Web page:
Q: Is it a good idea to work coffee grounds into the soil in flower beds? Does it help?
A: Yes, coffee grounds are good. They add some, but not all, nutrients needed by plants and improve soil structure for better water drainage and air movement to the roots. This, in turn, improves plant growth. Add it to the soil just before planting.
Coffee grounds are better if composted first, but adding them raw is one step in helping improve the soil.
Don’t rely on coffee grounds alone. For instance, don’t go to your local Starbucks and add 100 pounds of coffee grounds to a 4-by-8 planter or raised bed and call soil preparation done.
Adding only coffee grounds is like eating only corn and expecting to maintain a healthy diet. You need a variety of different foods to remain healthy. Your garden also needs a variety of healthy ingredients from different amendments for plants to remain healthy.
A variety of minerals are needed by plants. Provide this by decomposing a wide variety of things in your garden soil in addition to coffee grounds.
There is plenty of nitrogen in raw coffee grounds, but this nitrogen isn’t yet released or available for plants. Releasing this nitrogen to plants is done through composting or letting it sit in the soil and decompose. That’s what composting is: It’s controlled decomposition.
Other things to add in small quantities to garden soil include wood ashes (no ash from coal or petroleum sources), finely ground kitchen scraps (use a blender with a little bit of water to grind up scraps to a small size), shredded paper with black ink, shredded cardboard, sawdust from wood (not particle board), leaves and grass clippings.
When added to garden soil, these ingredients rot over time and release minerals and nutrients. Make sure they are pulverized. The smaller the pieces, the faster they rot.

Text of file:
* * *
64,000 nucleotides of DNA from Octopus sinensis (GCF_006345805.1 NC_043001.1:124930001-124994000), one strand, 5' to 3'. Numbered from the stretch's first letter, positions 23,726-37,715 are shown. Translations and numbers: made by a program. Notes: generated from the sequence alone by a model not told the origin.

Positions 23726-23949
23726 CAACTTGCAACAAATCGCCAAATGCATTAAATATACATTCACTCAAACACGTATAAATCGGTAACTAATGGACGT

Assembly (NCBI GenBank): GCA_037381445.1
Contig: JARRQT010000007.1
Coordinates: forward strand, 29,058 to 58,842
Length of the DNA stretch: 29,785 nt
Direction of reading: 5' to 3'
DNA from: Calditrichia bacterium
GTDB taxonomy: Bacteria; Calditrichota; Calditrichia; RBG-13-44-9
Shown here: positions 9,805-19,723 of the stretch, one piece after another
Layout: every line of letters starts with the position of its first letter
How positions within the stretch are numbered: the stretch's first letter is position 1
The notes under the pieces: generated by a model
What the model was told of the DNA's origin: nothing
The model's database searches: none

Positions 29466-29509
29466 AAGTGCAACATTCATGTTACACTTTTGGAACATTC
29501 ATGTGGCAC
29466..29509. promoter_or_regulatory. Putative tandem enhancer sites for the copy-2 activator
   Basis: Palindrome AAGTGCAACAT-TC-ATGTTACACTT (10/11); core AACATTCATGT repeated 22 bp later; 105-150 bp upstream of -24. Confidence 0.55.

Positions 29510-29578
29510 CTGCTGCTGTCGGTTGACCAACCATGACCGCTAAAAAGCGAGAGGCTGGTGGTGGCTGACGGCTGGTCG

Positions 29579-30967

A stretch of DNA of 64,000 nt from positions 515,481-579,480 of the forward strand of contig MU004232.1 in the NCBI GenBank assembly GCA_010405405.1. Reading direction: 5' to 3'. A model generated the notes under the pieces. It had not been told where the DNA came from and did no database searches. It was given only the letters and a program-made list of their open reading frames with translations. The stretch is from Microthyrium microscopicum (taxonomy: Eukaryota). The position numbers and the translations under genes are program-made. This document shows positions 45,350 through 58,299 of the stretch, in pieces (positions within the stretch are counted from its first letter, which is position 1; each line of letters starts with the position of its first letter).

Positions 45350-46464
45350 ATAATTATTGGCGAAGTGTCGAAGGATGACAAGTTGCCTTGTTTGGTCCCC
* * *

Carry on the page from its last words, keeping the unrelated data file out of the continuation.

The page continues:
Stop and think about it. Compost piles mix a wide variety of things but lumped together and managed so they rot faster together. Finished compost makes a better soil amendment with a wide variety of plant nutrients.
Q: I have a Patrick giant fig tree. Is it the same as a Texas giant? If they are different, which one produces bigger fruits under the same conditions?
A: I have never grown any of the so-called “giant” fig trees, because they never interested me much. I focus more on the taste of the fruit, rather than its size. I have grown about 15 to 20 different varieties in the Mojave Desert climate, but none of them are marketed as “giant.”
I have produced figs from fig trees that were quite large. I am quite certain this was the breba, or first crop, not the main crop.
I believe the reason is that there was less fruit on the tree because of winter pruning, so the ones remaining got quite large. The less fruit on a tree, the larger the fruit will become. The amount of fruit produced by a tree has more to do with the number of leaves, their size and the percentage of leaves in full sunlight.
My experience is that smaller fruit has more flavor than large fruit. And smaller fruit is usually more nutritious. This is because the minerals and nutrients in the fruit are more concentrated.
So large-sized fruit has never been particularly attractive to me. To me, large-sized fruit is more about “bragging rights” than flavor.
Q: What is the best way to remove scale and aphids on bay laurel?
A: Scale is insects that have soft bodies and can crawl around from place to place when they are young. Once they have found a place to live, they build a house around it called a scale. Underneath that scale is a soft-bodied insect that is sucking plant juices.
The scale on the outside protects it from contact insecticides. Ants will move their young around just like they will aphids. The trick is to catch scale insects in their crawler stage, when they are very susceptible to just about anything, including soap sprays.
The most effective sprays are spray oils: horticultural oils, supreme oil, dormant oil, a bunch of different names. Many of them are petroleum oils derived from paraffin or mineral oil.
It’s a good idea to apply these oils twice during the winter and again in the spring after the plant has flowered. There are traps available to know when to spray, but you have to know which scale insect you are dealing with. So repeat applications of spray oils during the growing season is usually recommended and very effective.
Bob Morris is a horticulture expert and professor emeritus of the University of Nevada, Las Vegas. Visit his blog at xtremehorticulture.blogspot.com. Send questions to Extremehort@aol.com.